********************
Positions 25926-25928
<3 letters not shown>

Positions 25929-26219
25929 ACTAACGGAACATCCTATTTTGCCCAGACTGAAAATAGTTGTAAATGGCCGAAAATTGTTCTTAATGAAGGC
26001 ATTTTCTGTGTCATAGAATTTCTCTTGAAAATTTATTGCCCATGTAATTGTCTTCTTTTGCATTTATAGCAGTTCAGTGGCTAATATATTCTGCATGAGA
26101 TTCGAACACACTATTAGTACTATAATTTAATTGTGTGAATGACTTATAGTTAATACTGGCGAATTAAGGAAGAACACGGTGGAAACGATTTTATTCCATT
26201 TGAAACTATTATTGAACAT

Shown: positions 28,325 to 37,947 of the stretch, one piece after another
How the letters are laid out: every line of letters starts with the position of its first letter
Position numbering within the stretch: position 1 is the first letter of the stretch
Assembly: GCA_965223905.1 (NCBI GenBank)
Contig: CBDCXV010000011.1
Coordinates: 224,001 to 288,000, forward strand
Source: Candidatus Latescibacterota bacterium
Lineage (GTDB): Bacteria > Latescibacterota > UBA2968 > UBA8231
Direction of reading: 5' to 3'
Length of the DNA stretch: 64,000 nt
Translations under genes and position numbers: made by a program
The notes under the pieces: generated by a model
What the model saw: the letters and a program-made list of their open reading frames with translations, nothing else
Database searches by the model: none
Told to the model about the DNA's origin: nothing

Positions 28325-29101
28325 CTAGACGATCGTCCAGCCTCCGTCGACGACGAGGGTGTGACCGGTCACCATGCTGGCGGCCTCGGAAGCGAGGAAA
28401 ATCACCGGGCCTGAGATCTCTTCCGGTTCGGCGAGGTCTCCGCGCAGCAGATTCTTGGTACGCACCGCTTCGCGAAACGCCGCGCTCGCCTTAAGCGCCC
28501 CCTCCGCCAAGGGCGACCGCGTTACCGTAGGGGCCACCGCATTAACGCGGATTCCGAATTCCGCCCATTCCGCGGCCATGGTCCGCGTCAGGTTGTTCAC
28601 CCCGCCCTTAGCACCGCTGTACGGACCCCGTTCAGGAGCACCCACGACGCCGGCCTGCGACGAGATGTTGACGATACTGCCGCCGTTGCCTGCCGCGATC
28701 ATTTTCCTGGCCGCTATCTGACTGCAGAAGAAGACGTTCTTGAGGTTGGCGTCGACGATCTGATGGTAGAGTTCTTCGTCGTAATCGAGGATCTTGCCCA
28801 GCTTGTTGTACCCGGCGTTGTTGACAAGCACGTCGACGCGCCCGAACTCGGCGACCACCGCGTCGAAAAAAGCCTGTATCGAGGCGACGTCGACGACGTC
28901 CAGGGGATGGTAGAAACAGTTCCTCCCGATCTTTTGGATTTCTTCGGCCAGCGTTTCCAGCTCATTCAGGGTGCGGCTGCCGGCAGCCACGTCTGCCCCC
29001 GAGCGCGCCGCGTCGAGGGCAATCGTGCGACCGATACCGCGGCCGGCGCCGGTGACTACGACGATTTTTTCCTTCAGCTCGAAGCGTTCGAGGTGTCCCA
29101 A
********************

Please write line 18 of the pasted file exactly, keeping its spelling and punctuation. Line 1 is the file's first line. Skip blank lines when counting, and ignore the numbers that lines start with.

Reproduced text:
Translations under genes and position numbers: made by a program